I’ve talked to several organizations (commercial and federal governments) that have banned the use of all USB flash drives as part of a data loss prevention (DLP) strategy. This may indeed be necessary and provides immediate protection of data loss. However, its a blunt, coarse control that really doesn’t solve the underlying problem. Such drastic policies get in the way of legitimate users trying to do their job. Worse, such policies are merely “security theatre” if other ways that information may escape (email, instant messaging, fax, FTP, VoIP, printing and so on) aren’t also addressed.
So what is the root of the problem? Consider what we’ve learned with application security. There is broad industry consensus that shielding and patching after the fact are symptomatic of a faulty development process. For example, we can put up a web application firewall to shield a vulnerable application but we really haven’t solved the problem. To properly address application security issues we must change the way we produce (and procure) applications. We have to get back further into the development process when new applications are created.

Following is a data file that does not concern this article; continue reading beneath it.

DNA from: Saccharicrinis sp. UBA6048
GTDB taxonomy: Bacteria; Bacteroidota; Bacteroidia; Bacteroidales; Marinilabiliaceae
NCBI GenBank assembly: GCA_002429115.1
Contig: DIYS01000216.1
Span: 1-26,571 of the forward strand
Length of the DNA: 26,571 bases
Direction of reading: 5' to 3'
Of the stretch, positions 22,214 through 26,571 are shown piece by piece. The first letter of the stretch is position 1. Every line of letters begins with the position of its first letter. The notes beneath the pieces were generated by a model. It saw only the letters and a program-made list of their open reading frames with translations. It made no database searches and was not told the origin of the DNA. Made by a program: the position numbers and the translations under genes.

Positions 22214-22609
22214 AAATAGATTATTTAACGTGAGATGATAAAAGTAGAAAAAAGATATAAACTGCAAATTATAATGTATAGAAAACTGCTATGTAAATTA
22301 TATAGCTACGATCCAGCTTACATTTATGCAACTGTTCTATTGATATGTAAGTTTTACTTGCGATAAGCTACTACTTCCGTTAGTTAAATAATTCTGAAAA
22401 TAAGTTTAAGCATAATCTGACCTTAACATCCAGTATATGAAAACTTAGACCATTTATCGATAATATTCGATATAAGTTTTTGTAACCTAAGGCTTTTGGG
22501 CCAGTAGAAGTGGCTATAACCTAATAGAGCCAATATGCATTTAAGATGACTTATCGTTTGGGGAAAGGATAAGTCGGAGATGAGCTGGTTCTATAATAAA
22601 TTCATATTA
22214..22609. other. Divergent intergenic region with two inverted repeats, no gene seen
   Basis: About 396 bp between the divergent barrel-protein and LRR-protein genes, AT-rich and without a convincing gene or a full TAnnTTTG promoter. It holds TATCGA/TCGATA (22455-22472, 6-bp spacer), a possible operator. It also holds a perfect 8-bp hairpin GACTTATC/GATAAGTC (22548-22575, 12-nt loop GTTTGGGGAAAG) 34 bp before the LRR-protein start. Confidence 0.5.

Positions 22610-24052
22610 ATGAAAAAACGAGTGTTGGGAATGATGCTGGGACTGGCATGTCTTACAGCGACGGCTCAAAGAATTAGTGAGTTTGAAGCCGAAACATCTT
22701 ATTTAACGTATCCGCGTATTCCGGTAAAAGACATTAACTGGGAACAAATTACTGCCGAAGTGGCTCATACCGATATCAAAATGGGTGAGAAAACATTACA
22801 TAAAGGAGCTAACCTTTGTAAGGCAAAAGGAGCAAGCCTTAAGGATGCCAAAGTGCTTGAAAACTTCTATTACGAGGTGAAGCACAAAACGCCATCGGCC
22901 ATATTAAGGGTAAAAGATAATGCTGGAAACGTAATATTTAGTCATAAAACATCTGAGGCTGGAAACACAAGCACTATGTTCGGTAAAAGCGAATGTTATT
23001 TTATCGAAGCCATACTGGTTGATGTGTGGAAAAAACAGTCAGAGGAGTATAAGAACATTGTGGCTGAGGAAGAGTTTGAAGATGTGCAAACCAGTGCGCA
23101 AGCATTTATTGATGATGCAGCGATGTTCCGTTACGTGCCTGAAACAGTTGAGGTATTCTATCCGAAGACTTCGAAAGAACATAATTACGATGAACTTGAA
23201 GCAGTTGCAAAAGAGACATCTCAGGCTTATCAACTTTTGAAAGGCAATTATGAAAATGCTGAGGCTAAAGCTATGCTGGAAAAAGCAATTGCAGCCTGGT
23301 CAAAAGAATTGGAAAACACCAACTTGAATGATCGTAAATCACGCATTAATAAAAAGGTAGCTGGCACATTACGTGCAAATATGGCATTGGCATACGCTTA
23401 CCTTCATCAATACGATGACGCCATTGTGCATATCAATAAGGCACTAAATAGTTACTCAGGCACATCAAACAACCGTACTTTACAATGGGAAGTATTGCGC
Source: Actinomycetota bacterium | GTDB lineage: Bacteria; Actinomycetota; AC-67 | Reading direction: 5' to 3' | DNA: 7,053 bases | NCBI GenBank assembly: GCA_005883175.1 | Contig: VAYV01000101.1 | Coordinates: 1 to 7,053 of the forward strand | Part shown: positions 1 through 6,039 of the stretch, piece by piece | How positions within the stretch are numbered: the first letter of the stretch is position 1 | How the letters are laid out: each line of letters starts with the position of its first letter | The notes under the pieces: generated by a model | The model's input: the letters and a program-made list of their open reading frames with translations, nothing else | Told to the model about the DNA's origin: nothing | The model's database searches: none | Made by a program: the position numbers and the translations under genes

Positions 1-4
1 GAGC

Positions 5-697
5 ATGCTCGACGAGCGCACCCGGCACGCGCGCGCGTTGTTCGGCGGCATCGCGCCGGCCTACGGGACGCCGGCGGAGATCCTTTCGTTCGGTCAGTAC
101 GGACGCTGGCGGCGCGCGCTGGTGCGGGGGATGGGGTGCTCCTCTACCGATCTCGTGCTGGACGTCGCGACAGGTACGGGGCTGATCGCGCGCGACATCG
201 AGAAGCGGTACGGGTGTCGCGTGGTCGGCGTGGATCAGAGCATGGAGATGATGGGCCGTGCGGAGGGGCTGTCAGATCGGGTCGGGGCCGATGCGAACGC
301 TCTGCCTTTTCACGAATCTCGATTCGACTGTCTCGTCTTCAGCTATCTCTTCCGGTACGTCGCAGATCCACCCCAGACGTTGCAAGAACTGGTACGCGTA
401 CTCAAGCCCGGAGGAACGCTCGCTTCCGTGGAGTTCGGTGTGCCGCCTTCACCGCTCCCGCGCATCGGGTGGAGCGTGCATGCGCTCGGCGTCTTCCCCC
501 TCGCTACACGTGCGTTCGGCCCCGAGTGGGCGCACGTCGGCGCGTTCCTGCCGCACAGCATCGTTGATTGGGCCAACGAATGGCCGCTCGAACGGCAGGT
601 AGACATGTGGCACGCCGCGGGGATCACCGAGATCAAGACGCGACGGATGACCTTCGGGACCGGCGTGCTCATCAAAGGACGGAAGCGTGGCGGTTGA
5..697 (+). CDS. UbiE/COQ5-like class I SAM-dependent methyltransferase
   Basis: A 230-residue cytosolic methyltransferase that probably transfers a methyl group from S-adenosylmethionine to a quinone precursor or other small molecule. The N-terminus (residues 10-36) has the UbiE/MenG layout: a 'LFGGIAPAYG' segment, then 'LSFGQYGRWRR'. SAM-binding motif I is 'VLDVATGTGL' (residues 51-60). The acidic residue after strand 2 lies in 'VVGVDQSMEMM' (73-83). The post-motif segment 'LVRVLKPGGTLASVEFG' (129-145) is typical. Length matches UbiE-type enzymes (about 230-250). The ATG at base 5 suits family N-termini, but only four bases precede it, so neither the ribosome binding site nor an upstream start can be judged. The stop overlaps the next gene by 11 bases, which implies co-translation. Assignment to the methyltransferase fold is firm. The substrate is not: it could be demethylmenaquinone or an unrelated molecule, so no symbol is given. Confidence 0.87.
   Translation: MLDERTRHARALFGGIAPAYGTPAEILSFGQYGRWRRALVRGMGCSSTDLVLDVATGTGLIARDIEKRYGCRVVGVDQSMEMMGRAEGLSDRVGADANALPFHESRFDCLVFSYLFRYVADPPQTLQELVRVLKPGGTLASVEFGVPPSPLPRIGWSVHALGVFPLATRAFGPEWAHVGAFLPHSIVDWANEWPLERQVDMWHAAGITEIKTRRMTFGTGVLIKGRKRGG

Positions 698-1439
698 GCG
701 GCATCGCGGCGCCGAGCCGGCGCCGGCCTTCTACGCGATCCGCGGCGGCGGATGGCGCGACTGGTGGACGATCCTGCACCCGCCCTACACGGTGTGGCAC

Let’s apply this insight to information security. Banning USB flash drives is symptomatic of a faulty information security lifecycle process. Rather than treat the symptoms, we must get back further into the information lifecycle to understand how, when and where sensitive information will be created or acquired. It’s at this point in the information lifecycle that we need to define (and enforce) policies on the information as it moves on to be consumed by systems and users.
Instead of a policy like “nobody is allowed to use a USB flash drive”, a control that enforces a policy like “anyone can use a USB flash drive, but don’t allow sensitive data to be copied to a USB drive” makes more sense. Better, how about a control that enforces a policy like “don’t allow sensitive data to be copied to a USB drive unless the data (or the drive itself) is encrypted”.
The problem is, we don’t really have a good handle on what data is sensitive, how it is used, how if moves around, what systems and users rely on it and how and where it is stored. That’s the real problem DLP projects need to tackle.
Instead, we treat the symptoms… like banning USB flash drives.